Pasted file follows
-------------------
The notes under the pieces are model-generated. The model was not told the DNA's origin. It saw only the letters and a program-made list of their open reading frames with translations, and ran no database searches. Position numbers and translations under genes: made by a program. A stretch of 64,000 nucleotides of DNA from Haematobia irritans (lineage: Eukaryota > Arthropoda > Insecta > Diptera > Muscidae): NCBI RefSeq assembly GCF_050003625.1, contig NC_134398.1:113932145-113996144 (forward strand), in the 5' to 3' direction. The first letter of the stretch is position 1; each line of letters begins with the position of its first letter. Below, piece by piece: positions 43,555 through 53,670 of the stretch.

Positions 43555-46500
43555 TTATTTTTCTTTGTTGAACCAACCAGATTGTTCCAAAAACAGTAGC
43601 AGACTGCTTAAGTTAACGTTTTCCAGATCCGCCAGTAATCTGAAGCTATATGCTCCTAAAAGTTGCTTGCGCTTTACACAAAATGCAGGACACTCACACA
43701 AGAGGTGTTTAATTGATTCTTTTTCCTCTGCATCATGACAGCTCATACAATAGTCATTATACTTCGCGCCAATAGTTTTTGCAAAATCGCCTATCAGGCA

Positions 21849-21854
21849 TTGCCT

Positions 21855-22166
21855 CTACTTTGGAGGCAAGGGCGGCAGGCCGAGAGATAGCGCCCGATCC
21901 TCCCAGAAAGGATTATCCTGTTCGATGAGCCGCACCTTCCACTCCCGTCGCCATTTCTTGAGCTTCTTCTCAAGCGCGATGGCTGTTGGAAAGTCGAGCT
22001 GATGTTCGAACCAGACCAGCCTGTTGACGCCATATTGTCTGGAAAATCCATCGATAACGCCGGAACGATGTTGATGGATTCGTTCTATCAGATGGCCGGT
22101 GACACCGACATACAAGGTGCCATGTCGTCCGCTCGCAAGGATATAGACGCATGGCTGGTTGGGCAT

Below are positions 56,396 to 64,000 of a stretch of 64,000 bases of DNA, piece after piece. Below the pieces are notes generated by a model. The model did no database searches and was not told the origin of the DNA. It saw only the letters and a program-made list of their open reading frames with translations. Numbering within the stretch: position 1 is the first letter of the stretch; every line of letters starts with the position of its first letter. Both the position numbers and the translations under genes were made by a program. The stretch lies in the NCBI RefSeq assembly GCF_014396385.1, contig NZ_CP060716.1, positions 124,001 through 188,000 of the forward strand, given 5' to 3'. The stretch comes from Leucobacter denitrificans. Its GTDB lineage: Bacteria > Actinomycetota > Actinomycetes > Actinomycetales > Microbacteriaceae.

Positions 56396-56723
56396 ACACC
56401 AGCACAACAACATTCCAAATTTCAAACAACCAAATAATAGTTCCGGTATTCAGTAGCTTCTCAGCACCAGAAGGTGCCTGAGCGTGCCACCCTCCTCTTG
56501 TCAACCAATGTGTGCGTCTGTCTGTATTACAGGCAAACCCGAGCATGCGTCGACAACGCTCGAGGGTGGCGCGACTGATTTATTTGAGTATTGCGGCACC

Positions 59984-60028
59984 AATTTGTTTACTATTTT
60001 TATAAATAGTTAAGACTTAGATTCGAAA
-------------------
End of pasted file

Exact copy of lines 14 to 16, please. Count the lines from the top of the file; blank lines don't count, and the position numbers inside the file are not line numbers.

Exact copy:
Positions 56396-56723
56396 ACACC
56401 AGCACAACAACATTCCAAATTTCAAACAACCAAATAATAGTTCCGGTATTCAGTAGCTTCTCAGCACCAGAAGGTGCCTGAGCGTGCCACCCTCCTCTTG